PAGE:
Four Rooms (1995)

“I’m in a situation I can’t begin to explain.” – Ted the Bellhop (Tim Roth)

New Years movies are supposed to be heartwarming, with a bright look at the 365 days ahead. See Holiday as an example — it’s impossible not to get excited for the love, joy and hope that lies ahead once Katharine Hepburn and Cary Grant find each other.

Four Rooms is nothing like that.

Tim Roth stars as Ted the Bellhop, a man just starting his job at the ritzy Mon Signor Hotel on New Years Eve. In four interlocking vignettes, he becomes a potion ingredient for a coven of witches (including one played by Madonna), stumbles upon a domestic argument that takes a very dark turn, babysits the rowdy children of a dangerous mobster (Antonio Banderas) and inadvertently partakes in a wager between two Hollywood men (Quentin Tarantino, Bruce Willis and Paul Calderon).

Take about getting the year off to an insane start.

Four Rooms acts as a showcase for four directors at the start of their careers, including Tarantino, Robert Rodriguez (Sin City), Allison Anders and Alexandre Rockwell. Although only two would go on to be big Hollywood hits — although Tarantino had already proven himself worthy with Reservoir Dogs and Pulp Fiction — their conglomerated work meshes seamlessly.

There’s no doubt that Four Rooms is built off four different styles, but each fits the story it tells. Tarantino’s piece with the Hollywood men is just crazy enough to be believable, constructed of the sharp dialogue that made his movies memorable for more than the blood. Anders, the only woman of the group, focuses on a coven of tough-women witches who treat Ted the Bellhop in a total gender role reversal; they pay him for sex and make him serve them as they do their work. Rodriguez, a hero for zany but gut-turning slapstick that involve kids (Spy Kids, also with Banderas), brings “The Misbehavers” to life with Banderas playing father to two chaotic children bent on making Tim the Bellhop’s life a mess.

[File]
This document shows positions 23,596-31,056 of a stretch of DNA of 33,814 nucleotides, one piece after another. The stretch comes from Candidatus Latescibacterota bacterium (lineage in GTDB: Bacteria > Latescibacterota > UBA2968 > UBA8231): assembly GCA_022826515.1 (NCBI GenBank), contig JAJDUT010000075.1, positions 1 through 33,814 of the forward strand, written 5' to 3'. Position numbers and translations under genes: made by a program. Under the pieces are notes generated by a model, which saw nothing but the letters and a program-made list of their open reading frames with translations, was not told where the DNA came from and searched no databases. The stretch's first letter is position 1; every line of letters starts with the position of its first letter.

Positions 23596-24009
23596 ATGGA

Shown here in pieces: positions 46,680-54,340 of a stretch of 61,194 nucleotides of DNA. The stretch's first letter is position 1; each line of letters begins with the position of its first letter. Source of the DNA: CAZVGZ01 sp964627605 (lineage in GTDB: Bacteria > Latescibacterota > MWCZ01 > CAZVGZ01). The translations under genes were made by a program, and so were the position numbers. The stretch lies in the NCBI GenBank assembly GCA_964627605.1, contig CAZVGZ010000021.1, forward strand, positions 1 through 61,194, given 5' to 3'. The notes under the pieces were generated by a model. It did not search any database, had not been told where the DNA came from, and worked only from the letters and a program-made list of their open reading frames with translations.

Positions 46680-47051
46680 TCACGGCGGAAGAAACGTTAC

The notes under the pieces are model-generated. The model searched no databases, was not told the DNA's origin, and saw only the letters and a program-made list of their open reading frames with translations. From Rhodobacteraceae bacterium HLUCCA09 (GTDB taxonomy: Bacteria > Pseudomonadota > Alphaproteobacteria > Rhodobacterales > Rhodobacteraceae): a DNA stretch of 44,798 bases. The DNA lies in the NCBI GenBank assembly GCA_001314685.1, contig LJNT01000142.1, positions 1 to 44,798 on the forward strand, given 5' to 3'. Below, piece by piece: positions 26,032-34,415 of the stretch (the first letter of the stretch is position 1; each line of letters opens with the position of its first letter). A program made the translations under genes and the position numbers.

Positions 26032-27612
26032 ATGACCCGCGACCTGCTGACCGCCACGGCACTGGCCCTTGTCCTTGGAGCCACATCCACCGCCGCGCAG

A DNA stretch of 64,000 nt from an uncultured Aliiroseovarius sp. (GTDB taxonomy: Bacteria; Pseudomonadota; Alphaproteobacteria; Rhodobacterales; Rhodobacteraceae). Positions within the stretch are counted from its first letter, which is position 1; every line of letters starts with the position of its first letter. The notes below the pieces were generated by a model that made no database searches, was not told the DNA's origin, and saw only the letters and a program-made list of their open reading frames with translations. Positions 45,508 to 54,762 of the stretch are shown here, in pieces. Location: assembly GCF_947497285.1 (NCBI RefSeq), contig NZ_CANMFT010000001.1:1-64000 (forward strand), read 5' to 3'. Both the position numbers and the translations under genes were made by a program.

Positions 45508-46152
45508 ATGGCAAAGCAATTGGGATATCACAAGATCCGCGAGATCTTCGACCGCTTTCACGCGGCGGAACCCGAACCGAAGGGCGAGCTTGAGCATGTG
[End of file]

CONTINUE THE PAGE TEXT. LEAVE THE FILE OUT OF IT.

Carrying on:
What threads all these stories together is Roth’s ability to keep character in each one. He’s not the average guy thrown into a bizarre set of events — Ted the Bellhop has overly emotive reactions, almost to the point of distraction, and his voice ranges from the flighty to the demonic within moments. He’s created a character as absurd as the situation he finds himself, but at the core of everything lies a very common motive: money.

Because the only reason Ted the Bellhop gets into any of the trouble he’s in is because of his want of money. That’s why he takes the job as bellhop, but it’s also why he ends up babysitting the misbehavers ($500), donating his sperm to the coven (a $50 tip) and cutting off another man’s finger ($1,000). It’s a direct contrast to the way the film came together — out of the passion of the craft rather than the cash at the box office. And yet, Ted the Bellhop’s entire night is based off of a societal desire we all have instilled in us, whether we’re willing to commit such craziness to get it or not. It’s certainly a New Year’s Eve that will be remembered.

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This entry was published on December 26, 2014 at 6:00 am. It’s filed under black comedy and tagged , , , , , , , , , , , , , . Bookmark the permalink. Follow any comments here with the RSS feed for this post.

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